- Deseret News - Friday, February 20, 2015

It’s not just schoolchildren and adults in the workforce getting bullied in today’s society.

Grandparents and the elderly, too, are getting their fair share of insults and negative comments.

There have been situations that have garnered national attention, like the bullying of a 68-year-old woman on a bus in Greece, New York. But a lot of it happens in assisted-living and nursing homes. The AARP said that between 10 and 20 percent of elderly people are mistreated in elder-care homes by peers.

It seems that the elderly tend to form cliques, and thus end up alienating other members of the older community in what some would liken to the “Mean Girls” effect.

Jessica D’Amico highlighted this in a piece for the News Transcript, explaining that the elderly tend to suffer from abuse and bullying during the twilight years of their lives. A lot of the time, this can even happen in elder-care homes, where groups form and push away those they don’t like, she wrote.

In other words, it’s a lot like high school.

“It’s typical of what you would see in a high school or middle school situation,” Caroline Berdzik, an attorney, told the News Transcript. “You see that movie ‘Mean Girls,’ and you have it taking place in these facilities.”

Other news institutions have hit on this topic, too. The Arizona Republic highlighted that bullying is a growing problem for the elderly, especially with how they create certain groups and keep each other out as a way of culling people they think best fit their ideal friends for their golden years.

The Republic also said that the elderly bully each other because of an overriding sense of insecurity. People become more vulnerable with age, and thus choose to release their emotions in some ways. In other words, they fear dying and take their actions out on each other.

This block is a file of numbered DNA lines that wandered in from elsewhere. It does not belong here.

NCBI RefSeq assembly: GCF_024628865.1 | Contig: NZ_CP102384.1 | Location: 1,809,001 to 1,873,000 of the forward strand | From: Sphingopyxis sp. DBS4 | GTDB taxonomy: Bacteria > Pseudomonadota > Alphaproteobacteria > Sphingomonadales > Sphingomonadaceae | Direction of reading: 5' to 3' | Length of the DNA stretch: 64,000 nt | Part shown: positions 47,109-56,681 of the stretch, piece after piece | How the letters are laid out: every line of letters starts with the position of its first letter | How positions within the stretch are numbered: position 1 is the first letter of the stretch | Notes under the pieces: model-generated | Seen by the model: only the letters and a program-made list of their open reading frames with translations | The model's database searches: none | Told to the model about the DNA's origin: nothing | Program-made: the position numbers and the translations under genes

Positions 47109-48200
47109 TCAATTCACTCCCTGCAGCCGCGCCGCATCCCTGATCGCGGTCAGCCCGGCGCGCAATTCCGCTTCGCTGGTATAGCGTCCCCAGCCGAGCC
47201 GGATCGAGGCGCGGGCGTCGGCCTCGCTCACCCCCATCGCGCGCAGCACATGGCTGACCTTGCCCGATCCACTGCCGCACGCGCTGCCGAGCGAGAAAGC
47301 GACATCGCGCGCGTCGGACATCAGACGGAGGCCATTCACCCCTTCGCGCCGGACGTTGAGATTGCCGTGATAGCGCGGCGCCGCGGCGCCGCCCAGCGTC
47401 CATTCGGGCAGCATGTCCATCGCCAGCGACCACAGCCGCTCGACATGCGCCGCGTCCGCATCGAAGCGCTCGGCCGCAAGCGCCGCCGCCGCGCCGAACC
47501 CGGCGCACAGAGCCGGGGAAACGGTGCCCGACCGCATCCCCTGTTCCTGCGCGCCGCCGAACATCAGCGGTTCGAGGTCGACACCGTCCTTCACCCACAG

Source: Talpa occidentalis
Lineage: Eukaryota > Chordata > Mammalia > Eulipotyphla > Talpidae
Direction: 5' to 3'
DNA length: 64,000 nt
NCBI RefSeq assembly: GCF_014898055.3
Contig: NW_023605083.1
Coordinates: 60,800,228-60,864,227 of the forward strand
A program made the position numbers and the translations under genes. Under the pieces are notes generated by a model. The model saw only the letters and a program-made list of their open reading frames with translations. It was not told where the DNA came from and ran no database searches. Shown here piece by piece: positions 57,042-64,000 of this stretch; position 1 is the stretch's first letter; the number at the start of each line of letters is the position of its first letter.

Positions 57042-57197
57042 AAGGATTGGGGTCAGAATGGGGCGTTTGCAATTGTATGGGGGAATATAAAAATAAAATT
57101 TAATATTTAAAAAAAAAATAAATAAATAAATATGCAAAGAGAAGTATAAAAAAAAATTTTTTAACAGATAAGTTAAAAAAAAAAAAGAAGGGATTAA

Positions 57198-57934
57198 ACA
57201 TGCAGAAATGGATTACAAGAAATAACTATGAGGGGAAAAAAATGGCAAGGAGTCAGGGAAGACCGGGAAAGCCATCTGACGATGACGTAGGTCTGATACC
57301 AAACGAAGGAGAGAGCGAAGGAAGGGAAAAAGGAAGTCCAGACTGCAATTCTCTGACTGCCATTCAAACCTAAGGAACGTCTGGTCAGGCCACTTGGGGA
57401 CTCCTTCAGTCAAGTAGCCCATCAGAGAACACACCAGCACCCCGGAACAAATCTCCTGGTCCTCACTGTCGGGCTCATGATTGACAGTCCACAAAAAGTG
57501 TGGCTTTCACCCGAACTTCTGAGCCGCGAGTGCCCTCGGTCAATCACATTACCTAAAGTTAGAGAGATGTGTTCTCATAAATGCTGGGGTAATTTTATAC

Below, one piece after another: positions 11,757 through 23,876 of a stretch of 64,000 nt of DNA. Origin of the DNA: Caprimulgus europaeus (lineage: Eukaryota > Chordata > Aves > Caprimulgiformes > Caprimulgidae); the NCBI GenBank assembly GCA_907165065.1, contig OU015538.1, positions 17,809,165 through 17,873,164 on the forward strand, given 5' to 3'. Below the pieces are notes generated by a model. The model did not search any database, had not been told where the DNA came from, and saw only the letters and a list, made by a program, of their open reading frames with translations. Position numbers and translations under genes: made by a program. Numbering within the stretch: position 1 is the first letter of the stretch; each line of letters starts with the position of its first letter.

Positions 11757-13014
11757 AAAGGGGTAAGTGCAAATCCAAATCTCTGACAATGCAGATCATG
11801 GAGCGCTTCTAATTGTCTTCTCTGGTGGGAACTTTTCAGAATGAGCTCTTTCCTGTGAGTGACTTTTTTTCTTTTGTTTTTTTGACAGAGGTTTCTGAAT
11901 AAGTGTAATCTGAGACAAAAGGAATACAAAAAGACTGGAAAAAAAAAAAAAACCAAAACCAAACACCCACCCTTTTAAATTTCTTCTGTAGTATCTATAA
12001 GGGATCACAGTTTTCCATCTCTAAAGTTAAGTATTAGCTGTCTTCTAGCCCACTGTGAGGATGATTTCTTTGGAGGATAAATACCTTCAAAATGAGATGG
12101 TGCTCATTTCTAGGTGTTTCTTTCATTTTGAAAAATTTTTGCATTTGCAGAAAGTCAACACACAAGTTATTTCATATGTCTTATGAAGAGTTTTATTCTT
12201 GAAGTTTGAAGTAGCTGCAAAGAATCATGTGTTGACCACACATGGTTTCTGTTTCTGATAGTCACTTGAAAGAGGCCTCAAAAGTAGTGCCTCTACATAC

Melanie Starns, who is a director of the Aging and Adult Services Division in Arizona, told the Republic her group hears about and sees a lot of bullying, but not much is done to prevent it. She also told the Republic that older people tend to bully each other because of how they perceive life as they age.

“When people become more frail, they feel more vulnerable,” Ms. Starns said. “Some people adjust, while other people develop difficult and destructive behaviors.”

But it’s going unnoticed. A 2014 article on Slate looked into workplace discrimination for the elderly, explaining how the working lives of some tend to take on a darker tone as they age because of the bullying that occurs.

And the reason it’s going unnoticed is because the elderly don’t want to get into more confrontations than they have to, so they stay quiet, according to the AARP.

“It’s very difficult for a lot of our seniors to step up and say something has happened,” said Mary Jones, director at Area Agency on Aging in West Palm Beach, Florida, to the AARP.

So what can be done to stop this situation?

Renee Garfinkel, a psychologist from Washington, D.C., told NBC News that it’s important for third-party members to get involved and try to relieve some of the issues that arise.

Elderly people are usually bullying out of fear, and not necessarily hatred, according to NBC News. So people should talk to them and resolve the issues in a kind way, Ms. Garfinkel said.

“If people see this, they should get involved,” Ms. Garfinkel told NBC News. “Go to the staff. Speak up the same way you would if you saw it at a bus stop. Sometimes, people aren’t sure what to do because the bully might be impaired, not functioning on all cylinders. But you need to get somebody to come and help.”


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